Sixty years ago, Tipperary had a youngster on the bench for one of the great Munster hurling finals.
Cork and Tipperary fought out a classic of the genre in the Gaelic Grounds, and though 19-year-old Liam Devaney already had two All-Ireland minor medals in his back pocket, he didn’t add to his haul that year.
“I was on the senior selection in 1954, a sub for that year’s Munster final against Cork, which they won. I stayed on the selection until 1968. A good innings.”
Devaney knew great days in blue and gold, though the beginnings weren’t auspicious when he made it onto the field of play with the seniors, mind: “The greatest beating I got was in 1955 against Cork — a man who was unknown then, Paddy Philpott. He went to America after.”
The Borrisoleigh man’s talent couldn’t be stifled, though. A classy forward, he would go on to collect five All-Ireland senior medals in a dazzling career with the greatest Tipperary team of all time. Add in nine National Hurling League medals and three Railway Cup medals — back when a Railway Cup medal really counted — and you get a sense of the quality. In a squad of immortals, Devaney was always on the first fifteen.
He collected the Caltex Award, the forerunner of the Hurler of the Year gong, for his displays in 1961, saving his best game for the big show in September.
“The best day I had was the All-Ireland final that year, against Dublin. I started at wing-forward and ended up at centre-back. Tony Wall was only back from the Congo and was taken off the same day. We beat Dublin by a point — hurling might have come on in Dublin if they’d won that game — and they had great players, the Boothmans and the Foleys and so on.”
Switching from wing-forward was nothing new to Devaney, who saw action in plenty of zones of the field. He says he played in 14 different positions in blue and gold.
“Could you name the one place I didn’t play?”
He didn’t need to mind the square, of course. In his time with Tipp they had a once-in-a-generation player wearing the number three jersey.
“Michael Maher was there the whole time. He wasn’t too bad, of course he had (Kieran) Carey and (John) Doyle alongside him. You played against them in training, it kept you sharp.”
In his time, Devaney relied on skill, not size. He was a long way off six feet tall and certainly didn’t bulk up in the gym (“I didn’t train that hard, to be honest; I didn’t put on weight, that was the main thing”) and there are aspects of the game he misses.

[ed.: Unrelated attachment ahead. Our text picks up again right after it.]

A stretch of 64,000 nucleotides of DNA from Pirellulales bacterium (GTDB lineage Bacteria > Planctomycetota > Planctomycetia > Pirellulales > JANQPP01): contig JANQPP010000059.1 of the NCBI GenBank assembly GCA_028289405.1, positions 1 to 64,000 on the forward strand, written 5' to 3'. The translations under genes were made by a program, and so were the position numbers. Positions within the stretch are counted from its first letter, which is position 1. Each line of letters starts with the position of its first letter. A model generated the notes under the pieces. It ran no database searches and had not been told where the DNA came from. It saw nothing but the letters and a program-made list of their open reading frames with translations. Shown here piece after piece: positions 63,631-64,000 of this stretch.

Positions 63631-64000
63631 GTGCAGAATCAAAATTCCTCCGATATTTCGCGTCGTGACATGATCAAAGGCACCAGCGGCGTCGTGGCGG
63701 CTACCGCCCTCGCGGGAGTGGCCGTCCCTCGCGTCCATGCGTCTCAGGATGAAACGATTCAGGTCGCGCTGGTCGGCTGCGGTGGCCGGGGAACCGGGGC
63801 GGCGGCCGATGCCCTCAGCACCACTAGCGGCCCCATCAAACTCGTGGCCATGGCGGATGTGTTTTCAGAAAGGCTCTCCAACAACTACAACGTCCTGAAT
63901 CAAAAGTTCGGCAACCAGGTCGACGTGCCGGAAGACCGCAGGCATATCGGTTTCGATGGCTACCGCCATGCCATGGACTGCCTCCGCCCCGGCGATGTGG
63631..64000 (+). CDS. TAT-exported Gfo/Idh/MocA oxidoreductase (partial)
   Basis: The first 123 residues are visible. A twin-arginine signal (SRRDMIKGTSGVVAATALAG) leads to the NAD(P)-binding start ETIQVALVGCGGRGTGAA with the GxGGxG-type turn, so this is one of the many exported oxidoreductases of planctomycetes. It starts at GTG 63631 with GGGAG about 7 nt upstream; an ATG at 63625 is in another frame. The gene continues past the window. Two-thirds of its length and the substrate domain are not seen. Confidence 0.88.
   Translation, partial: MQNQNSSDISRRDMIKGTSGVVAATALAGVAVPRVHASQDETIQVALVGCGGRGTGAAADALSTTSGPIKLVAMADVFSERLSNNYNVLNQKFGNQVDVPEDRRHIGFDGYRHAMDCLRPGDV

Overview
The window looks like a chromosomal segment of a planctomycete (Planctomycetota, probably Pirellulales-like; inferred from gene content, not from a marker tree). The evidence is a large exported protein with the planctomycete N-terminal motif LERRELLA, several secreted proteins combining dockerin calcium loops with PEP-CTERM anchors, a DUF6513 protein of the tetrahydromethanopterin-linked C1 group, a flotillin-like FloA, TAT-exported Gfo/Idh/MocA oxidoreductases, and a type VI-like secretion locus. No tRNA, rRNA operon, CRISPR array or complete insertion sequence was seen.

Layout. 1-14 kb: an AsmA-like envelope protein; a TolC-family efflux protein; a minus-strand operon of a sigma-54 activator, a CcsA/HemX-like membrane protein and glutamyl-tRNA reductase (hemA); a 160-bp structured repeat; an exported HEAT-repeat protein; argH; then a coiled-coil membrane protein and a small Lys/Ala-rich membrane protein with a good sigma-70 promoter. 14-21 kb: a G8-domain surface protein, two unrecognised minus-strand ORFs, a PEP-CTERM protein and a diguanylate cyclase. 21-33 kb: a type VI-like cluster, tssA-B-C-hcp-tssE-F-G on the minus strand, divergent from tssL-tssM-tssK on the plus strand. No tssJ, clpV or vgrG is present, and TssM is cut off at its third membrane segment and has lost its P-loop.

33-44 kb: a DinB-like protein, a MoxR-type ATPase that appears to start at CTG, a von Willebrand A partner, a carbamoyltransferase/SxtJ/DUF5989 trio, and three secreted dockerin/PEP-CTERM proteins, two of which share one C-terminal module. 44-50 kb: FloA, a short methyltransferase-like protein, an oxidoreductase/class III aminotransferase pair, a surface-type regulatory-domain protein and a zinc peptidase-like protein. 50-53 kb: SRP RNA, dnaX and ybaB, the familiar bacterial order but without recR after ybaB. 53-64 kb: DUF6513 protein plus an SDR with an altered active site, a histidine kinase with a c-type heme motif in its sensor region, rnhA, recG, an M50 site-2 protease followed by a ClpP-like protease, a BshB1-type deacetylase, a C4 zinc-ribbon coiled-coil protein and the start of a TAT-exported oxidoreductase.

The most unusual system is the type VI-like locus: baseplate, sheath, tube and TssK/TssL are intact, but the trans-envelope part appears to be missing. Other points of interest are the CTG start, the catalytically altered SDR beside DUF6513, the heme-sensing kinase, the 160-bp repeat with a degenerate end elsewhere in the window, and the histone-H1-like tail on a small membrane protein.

“Ground hurling is gone. So is overhead hurling. I’d prefer to see a bit more of that because you’d move the ball quicker.
“There’s more protection now for players, certainly. You were left on your own when we were playing.”
He admires the current Kilkenny side but can recall plenty of past talent in black and amber jerseys.
“Nowadays... Shefflin is a good player nowadays, but I hear people saying this is the greatest Kilkenny team of all time. In our time Kilkenny had Seamie Cleere, Eddie Keher, Frank Cummins, all great players too.
“In my time I’d have marked Pat Henderson, a hardy boy. Seamie Cleere, Martin Coogan. Very good players.”
That was a time when the rivalry was strong between Kilkenny and Tipperary, if by rivalry you mean a bitterness tipping into enmity. Is that still strong along the border between the counties? “I’d say it’s as strong now as it ever was. In the 60s they only beat us in one league match, but Fr Tommy Maher came in and changed their way of hurling to our way of hurling, and that’s the way they’re hurling now. He was the man who changed everything for them. Tipperary have a different style of hurling now to our day. I think if they could find two or three big men, they wouldn’t be too far away. In fairness to Kilkenny, they seem to find them.”
Well, talking of two or three good men, who would Liam Devaney have in his top three hurlers? He takes his time with the answer.
“I knew Ring well, we were good friends. We’d meet on the road. I was a salesman and he was driving the oil lorry, we’d meet up at the ploughing matches and that. He was a grand fella.
“He’d be in my top three. Jimmy Doyle as well, he was very good.
“Who else? That’d be hard enough. Billy Rackard was a good one, but there are a lot of names you could put in there.”
One of those names comes up when we discuss the recent penalty-taking controversy.
“I don’t know about that, there was a lot of fuss about it,” says Devaney.
“We had a man from our own place who used to take penalties and they’d take the paint off the goalpost. There’s nothing new about that, fellas hitting the ball that hard.”
That man was Paddy Kenny, of course. A name to conjure with in hurling, in Borrisoleigh, in Tipperary.
Just like Liam Devaney.
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